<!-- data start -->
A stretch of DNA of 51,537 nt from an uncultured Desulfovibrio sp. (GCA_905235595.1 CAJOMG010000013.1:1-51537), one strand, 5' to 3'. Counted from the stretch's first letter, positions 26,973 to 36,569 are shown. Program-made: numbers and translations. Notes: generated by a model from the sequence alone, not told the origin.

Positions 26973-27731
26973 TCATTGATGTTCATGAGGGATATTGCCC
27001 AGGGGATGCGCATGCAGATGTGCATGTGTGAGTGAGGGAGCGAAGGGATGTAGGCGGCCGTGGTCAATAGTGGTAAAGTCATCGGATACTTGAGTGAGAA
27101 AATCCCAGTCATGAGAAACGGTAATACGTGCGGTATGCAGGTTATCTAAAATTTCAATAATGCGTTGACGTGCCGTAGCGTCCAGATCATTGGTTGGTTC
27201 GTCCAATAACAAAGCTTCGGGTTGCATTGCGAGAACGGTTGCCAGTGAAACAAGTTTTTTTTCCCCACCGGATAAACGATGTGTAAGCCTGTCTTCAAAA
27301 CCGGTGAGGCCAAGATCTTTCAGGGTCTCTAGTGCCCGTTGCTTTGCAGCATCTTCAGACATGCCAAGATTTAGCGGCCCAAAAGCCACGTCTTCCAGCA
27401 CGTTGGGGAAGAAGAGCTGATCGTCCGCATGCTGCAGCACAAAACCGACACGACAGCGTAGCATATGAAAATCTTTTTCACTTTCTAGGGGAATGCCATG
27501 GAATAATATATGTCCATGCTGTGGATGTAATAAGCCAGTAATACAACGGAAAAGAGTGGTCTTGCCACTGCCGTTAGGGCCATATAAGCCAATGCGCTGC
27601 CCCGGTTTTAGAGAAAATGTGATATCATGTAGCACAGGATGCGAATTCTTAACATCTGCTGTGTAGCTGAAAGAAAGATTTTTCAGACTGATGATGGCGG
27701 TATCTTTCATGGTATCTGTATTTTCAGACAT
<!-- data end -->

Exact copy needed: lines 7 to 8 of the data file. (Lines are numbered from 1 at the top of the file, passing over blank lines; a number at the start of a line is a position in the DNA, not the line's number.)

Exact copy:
27301 CCGGTGAGGCCAAGATCTTTCAGGGTCTCTAGTGCCCGTTGCTTTGCAGCATCTTCAGACATGCCAAGATTTAGCGGCCCAAAAGCCACGTCTTCCAGCA
27401 CGTTGGGGAAGAAGAGCTGATCGTCCGCATGCTGCAGCACAAAACCGACACGACAGCGTAGCATATGAAAATCTTTTTCACTTTCTAGGGGAATGCCATG